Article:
Restorer32

1918 Rauch and Lang

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Restoring this 1918 Rauch and Lang electric car. Found it interesting that it was apparently still on the road in 1938.

Rauch and Lang 3.jpg

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That is quite a testament to its design.  I' would guess the batteries were the biggest maintenance item.

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Then and now. Just spent $2300 on 7 new 12 volt deep cycle batteries plus another $500 for an 84 volt DC charger. You have to be careful. 84 volts DC could be deadly if you suddenly found yourself in the circuit.

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Was the charger a special order / design?  I'm not sure what else uses 84v DC.

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As you have found out the big expense of running an electric is replacing the batteries every 10 years or so. Probably around 1928 they took it in for new batteries, cleaning and oiling of the motor and controls, and possibly a set of new tires and it was ready to go for another 10 years. I am a bit surprised if they did not use it after 1938. Some old electrics were revived during WW2 because they got around the problem of gas rationing.

 

You should be able to drive it all you want. The batteries will last longer if used regularly.

 

If I had an electric like that I would approach the manufacturers of the latest electric car batteries and suggest putting their batteries in your 1918 car as a publicity stunt. "This car was the latest thing 100 years ago - it is still going strong, proving the long life and practicality of the electric car - but with our batteries it can cover twice the miles between charges and performs 20% better"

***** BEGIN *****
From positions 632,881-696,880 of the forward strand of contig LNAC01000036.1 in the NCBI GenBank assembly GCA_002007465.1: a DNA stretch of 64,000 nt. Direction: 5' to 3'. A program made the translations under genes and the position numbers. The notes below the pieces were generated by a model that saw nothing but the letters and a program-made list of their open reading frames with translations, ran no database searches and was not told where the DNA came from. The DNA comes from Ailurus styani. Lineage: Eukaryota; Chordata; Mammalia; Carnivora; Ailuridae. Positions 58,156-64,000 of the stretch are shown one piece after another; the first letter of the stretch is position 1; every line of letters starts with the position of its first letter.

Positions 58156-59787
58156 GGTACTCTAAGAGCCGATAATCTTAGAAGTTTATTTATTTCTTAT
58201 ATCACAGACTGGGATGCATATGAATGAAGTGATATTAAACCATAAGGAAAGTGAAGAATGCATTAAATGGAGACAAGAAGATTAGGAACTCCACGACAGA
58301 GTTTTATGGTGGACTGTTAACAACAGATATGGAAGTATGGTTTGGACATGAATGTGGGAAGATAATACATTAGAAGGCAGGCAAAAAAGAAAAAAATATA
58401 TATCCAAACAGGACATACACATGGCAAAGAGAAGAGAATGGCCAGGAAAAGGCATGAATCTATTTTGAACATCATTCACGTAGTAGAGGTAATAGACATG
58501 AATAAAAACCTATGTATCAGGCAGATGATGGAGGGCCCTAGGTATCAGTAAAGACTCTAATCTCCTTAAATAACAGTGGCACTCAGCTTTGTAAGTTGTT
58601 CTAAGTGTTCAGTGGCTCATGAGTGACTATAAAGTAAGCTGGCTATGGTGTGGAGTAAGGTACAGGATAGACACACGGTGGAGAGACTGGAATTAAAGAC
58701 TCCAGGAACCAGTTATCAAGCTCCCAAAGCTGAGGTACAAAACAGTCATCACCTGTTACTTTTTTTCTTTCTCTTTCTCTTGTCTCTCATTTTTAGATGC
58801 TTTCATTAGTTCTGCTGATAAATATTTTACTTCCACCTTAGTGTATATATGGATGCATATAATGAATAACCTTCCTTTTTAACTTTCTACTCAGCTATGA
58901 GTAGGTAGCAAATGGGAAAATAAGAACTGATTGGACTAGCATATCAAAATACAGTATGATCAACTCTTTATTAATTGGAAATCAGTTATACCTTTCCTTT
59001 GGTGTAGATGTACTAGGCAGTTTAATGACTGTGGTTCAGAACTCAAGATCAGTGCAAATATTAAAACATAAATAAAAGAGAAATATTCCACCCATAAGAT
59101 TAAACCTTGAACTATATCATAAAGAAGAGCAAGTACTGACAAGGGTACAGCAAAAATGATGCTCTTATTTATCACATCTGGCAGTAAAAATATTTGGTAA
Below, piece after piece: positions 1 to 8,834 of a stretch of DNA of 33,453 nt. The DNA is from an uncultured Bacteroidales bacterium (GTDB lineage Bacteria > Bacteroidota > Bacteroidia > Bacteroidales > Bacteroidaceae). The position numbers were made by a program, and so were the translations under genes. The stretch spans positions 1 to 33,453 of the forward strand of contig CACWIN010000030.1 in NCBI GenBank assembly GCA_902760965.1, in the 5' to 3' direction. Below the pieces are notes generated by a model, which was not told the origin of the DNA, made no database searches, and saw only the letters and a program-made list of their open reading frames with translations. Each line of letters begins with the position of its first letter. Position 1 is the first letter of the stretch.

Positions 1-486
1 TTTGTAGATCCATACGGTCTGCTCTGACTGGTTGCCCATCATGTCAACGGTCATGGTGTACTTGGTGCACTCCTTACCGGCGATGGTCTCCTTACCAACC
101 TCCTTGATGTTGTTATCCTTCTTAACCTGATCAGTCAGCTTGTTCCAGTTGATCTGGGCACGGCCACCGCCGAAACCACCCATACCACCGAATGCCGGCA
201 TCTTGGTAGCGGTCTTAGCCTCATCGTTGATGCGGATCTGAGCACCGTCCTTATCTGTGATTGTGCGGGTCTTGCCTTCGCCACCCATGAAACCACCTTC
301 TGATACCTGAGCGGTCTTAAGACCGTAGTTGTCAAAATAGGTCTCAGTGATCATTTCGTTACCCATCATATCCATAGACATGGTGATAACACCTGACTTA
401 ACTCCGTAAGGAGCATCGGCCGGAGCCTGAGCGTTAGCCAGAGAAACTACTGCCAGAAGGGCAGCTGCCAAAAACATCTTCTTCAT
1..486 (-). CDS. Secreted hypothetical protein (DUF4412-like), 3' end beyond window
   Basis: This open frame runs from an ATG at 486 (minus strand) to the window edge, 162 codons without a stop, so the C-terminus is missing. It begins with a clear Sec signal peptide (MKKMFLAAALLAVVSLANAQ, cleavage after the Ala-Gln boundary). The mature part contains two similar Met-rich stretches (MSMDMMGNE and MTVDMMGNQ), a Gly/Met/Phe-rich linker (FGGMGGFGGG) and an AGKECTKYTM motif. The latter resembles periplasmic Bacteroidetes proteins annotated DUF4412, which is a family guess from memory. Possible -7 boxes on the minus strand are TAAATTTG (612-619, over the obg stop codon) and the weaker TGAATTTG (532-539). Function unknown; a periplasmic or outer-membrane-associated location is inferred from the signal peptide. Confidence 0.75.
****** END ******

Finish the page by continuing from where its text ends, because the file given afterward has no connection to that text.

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The owner has a Summer home along the coast of Normandy in France in a small town where electrics were the rule up until WWI. He intends to use the car as it was intended.

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I wouldn't think that the car still being legal in 1938 is that hard to believe.  That's only 20 years.  My 1987 Lincoln Towncar is the newest car I own and is my daily driver.  That's 31 years and still counting!

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1 hour ago, superior1980 said:

I wouldn't think that the car still being legal in 1938 is that hard to believe.  That's only 20 years.  My 1987 Lincoln Towncar is the newest car I own and is my daily driver.  That's 31 years and still counting!

There was a time when 20 yrs made a big difference. In 1970 I bought a 1951 Pontiac as my daily driver.  Compared to a 1970 auto it was really old technology, vacuum wipers, 6V electrics, no power brakes or steering, no oil filter, flat head inline 8, tube radio and the list goes on.  As you said, a 1987 and a 2017 are not as different.  It's hard to imagine a 1993 auto as an antique when you compare them to a current auto.  Certainly the differences are nothing like 1918 to 1938.

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I have a 1950 model and a 1956 model.  The difference in the technology between the two is pretty amazing.  I believe that the 1950 to1959 decade was one that produced the greatest improvement in cars.  Both of these cars are daily drivers even though dealing with the lack of power steering and air conditioning, the vacuum wipers and the bias-ply tires on the 50 can be difficult.

Larry

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I'm not surprised the car was still in use in 1938. I knew a guy whose father drove a Model T as regular transportation in the mid fifties. I would be surprised if the original batteries still worked, and would also be a bit surprised someone spent the money on new batteries.